For most of us, the objects we interact with on a daily basis are easy come, easy go.
The receipt the cashier hands over with our change at the till, the earphones through which we listen to podcasts, the plate that we eat dinner off or the pillow on which we lay our head to sleep. To the lucky ones, none of these items holds any great level of significance but, for some people, they could mean everything.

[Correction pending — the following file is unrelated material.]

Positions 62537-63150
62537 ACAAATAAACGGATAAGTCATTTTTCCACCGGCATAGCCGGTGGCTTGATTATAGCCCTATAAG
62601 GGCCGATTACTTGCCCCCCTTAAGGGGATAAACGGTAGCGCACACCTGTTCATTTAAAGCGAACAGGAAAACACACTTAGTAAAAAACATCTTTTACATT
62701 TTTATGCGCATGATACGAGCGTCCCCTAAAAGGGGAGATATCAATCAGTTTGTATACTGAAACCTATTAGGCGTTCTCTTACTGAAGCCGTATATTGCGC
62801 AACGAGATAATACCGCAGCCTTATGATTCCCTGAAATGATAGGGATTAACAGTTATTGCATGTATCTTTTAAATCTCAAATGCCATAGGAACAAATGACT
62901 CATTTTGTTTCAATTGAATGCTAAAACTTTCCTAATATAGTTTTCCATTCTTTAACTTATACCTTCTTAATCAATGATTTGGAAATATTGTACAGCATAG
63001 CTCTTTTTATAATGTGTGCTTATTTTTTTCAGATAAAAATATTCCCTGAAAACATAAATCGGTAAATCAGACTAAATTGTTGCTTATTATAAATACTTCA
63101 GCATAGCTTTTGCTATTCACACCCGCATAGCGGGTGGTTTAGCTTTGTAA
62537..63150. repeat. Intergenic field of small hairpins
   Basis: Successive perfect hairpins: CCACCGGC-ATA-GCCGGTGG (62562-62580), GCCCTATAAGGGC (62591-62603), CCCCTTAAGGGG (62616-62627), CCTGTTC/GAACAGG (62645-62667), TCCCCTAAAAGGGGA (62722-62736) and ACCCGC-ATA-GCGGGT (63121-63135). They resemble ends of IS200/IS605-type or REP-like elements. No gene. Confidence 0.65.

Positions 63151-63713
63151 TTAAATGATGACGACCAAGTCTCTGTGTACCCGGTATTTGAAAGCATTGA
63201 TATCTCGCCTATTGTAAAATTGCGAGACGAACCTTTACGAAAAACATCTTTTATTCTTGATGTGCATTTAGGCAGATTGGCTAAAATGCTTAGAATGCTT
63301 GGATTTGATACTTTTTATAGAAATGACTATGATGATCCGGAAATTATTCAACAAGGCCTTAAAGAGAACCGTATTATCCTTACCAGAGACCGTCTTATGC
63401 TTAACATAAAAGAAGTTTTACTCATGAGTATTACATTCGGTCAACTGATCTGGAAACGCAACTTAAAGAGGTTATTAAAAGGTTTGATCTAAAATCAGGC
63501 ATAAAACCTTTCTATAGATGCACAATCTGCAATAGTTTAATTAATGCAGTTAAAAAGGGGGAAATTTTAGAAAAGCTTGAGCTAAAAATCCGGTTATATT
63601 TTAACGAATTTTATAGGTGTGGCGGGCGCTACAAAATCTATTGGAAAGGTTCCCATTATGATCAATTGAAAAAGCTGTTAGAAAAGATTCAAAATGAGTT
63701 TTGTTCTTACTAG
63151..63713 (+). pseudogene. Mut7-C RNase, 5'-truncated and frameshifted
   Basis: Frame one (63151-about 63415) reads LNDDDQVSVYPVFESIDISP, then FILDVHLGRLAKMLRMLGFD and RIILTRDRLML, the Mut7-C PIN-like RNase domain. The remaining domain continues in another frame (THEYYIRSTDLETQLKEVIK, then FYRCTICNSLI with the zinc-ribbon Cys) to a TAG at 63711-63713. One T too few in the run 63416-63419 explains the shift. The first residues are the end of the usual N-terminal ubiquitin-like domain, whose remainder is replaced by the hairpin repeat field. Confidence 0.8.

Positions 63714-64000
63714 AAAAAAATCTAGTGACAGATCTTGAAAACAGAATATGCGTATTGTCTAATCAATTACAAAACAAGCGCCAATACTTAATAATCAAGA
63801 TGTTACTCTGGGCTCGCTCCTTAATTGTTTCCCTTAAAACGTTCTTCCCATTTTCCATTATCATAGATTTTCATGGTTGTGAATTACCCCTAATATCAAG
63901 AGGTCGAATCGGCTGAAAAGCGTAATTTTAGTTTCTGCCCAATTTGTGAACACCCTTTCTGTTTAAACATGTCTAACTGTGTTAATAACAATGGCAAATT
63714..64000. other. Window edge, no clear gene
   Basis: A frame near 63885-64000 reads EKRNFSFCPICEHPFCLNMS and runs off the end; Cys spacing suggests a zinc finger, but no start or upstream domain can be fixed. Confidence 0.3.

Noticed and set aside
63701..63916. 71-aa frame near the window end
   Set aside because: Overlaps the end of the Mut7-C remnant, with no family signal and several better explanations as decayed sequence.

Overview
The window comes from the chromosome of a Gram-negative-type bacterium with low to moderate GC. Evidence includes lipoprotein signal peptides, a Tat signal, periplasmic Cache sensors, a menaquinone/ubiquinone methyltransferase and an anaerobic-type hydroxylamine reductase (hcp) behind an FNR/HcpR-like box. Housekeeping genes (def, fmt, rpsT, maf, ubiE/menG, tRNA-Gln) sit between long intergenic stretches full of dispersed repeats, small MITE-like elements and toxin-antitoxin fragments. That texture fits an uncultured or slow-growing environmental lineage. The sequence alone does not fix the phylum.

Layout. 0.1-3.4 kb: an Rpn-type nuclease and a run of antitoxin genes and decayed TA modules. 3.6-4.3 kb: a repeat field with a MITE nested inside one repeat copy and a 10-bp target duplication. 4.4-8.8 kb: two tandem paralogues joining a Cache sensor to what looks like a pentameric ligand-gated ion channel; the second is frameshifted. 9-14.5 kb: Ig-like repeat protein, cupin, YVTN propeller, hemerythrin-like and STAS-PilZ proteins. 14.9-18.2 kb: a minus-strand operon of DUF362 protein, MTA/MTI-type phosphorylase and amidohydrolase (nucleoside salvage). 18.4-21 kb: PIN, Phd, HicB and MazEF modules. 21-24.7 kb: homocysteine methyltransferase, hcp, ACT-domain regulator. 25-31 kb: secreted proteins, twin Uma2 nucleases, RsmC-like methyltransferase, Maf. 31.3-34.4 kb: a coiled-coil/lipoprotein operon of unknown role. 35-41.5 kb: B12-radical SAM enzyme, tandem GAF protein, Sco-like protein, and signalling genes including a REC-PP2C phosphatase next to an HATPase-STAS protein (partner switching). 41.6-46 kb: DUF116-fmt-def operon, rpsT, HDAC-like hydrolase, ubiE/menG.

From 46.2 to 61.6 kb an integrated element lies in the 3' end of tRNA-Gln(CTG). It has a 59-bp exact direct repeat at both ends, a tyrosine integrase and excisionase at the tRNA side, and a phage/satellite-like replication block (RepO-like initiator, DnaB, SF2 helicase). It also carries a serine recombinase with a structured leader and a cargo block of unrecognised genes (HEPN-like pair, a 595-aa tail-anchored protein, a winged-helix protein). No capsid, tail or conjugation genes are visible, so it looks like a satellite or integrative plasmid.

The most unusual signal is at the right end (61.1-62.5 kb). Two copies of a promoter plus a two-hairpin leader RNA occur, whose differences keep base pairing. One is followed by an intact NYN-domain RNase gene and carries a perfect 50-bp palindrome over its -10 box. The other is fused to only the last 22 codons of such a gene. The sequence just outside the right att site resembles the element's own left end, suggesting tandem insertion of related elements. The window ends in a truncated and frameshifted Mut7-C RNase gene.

To sufferers of obsessive-compulsive disorder (OCD), it can take just one object to turn their whole day upside down. The smallest thing could send them into a spiral, or be the thing that puts them on the path to one day, hopefully, recovering from this exhausting, debilitating mental health issue that even now, many struggle to understand.